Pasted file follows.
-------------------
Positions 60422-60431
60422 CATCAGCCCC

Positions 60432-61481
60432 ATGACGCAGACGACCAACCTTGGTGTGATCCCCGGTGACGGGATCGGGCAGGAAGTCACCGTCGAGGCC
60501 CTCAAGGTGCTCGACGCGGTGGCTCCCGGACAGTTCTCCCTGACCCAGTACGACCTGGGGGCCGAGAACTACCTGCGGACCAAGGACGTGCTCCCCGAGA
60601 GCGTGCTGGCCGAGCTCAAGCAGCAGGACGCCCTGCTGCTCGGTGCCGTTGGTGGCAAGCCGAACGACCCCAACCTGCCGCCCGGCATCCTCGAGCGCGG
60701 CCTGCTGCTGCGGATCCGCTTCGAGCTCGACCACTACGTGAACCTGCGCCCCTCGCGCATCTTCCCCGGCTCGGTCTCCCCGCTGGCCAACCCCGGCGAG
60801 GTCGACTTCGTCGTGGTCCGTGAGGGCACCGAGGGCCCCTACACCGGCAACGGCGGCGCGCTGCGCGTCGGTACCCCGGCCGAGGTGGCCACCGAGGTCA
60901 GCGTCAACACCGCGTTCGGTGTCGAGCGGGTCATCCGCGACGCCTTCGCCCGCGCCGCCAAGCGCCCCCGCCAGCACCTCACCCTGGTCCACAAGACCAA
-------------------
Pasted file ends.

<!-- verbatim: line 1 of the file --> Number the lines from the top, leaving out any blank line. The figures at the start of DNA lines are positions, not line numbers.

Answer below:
Positions 60422-60431